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Some Facts About Peanuts

Some Facts About Peanuts image
Parent Issue
Day
23
Month
November
Year
1883
Copyright
Public Domain
OCR Text

If, as sonio peoplc beliove, África sent a curse to America in slavcry, shc cei tainly conferretl :i bles?ing in the uni versaily popular peanut which grow:, so well throughout the soutlicrn re gions tbat we shall soon be able to cul OU" thcir now largo importation altogcthcr. In Virginia tbcy aro callee! "peanuts;" in Nortli Carolina, "ground peas;" in South Carolina, Georgia and Mississippi, "pinders;" iti Alabamn, " ground-uuts" and in Tcnnessee, "goobers." The preparation of peauuta for the market is an interesting opcralion. They areflrstput in an immense cylinder, trom whlch they enter the brushei where eaeh nut receives lifteen or , sixtcen fect of brnshing before it beeomes free. After this cleansicg proess the mits drop on an endless jelt, which rovolves very slowly. On ' (ach side of the belt is a row of girls - black, white, tan-colored and crushnd strawoerry, somo oi tiicm- whoso dut it is to separate the poor duIs irom th good ones. ïhoso of the nuts that "pass" go on to tho next room, whero moregirl avait their arrival and put them in bag whieh, when filled, are sewed up anc brandecl as "coeks," witb the figure o a rooster promiLcnt on each sack These are tho "No. 1" peanuts. The poorer nuis, which were separated by tho girls at the endless belt, are all picked ober again; the bost are singled out andbianded, after bcing put in tho sack, as "ships." The "ships" are not so large nor so fino in appearance as tho "cocks," but are justas good for eatinor. The third grade of nuts is known as "eagles," and thecullings tliat aro loft from the "eagles" are bagged and sent to a building where the little tuoat that is in theni is extracted by a patent sheller. This "meat" - for by this name it is known to the dealers - is put up, clean and nice, in 200-pound bags and shipped for the use of confcctioners and manufacturera of peanut candv. Thero is also an oil made from somo of the nuts, and in this specialty, I am lold, a largo trade is done by wliolesale druggists. Of the pcauuts there isnothing wasted, for even the she]ls are made useful, being put in immense Backs and sold to lirery men for horse bedding, and a very comfortable, healthful bed they niakc. I see by one of the Atlanta papers that a mili is to bc built for the manufacture of peanut ftour, which it is sak makes most excellent biscuit. ín parts of Georgia I hare eaten pastry made iLuui peamu nom ana ie was excellent resembling cocoauut, in taste soniewhai although mnch moro oily and sweet. The kernels of the peanuts aro groune botween ordinary milistones and the flooria "bolted" or sifted through wire sieves in order that all the coarse, sharp pieces and theleather-üke skins may be removed. The refuse- if it may bé so called--makes excellent food for pigs. The eultivation of the pcanut will, before long, be one of the iadustrics of the south, and bidsfair, in time, lo rival cotton growing as an occupation, the proiits to each aere of land beingabout tlie same, and peanuts are muoh easier to ctow than cotton, requiring let-s care and atteiitiün. There is one objeetion, however, to peanut flour as i stead.y diet. iLissaid to bc very injurious to the loeth, causing them first to turn j-cllow and then deciij".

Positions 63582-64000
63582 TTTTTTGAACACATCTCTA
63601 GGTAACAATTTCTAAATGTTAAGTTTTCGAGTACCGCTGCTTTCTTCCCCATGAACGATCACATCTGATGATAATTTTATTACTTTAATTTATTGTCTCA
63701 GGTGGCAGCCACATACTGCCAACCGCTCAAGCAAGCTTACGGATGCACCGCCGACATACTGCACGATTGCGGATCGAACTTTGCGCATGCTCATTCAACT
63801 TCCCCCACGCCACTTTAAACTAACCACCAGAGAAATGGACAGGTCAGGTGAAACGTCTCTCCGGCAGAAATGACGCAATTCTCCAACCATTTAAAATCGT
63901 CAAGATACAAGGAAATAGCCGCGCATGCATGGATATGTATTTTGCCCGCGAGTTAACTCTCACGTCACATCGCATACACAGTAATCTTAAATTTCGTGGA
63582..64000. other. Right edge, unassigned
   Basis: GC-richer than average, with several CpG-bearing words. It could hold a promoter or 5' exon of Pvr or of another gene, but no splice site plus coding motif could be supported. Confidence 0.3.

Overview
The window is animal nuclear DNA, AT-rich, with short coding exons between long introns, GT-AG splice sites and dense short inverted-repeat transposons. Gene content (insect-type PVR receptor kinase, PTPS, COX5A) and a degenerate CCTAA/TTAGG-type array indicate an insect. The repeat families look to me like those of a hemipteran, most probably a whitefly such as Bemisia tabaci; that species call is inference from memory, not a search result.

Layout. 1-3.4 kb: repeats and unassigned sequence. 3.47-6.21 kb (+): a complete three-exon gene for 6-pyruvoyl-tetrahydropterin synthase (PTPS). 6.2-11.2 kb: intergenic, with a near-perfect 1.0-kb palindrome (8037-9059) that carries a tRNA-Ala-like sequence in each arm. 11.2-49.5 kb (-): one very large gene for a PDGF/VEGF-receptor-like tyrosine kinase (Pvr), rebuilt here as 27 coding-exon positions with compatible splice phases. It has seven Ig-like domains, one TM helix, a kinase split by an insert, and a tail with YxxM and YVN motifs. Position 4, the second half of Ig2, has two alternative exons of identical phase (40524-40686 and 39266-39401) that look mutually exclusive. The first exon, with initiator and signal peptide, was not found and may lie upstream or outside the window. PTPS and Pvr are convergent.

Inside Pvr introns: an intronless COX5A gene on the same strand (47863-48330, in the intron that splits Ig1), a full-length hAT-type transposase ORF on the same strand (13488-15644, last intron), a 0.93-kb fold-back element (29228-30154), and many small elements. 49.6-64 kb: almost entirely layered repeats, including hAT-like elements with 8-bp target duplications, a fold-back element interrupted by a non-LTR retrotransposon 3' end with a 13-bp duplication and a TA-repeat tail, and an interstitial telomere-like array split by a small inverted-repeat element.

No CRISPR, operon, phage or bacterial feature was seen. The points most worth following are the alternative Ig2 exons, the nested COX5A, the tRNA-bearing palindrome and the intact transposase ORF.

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Subjects
Ann Arbor Courier
Old News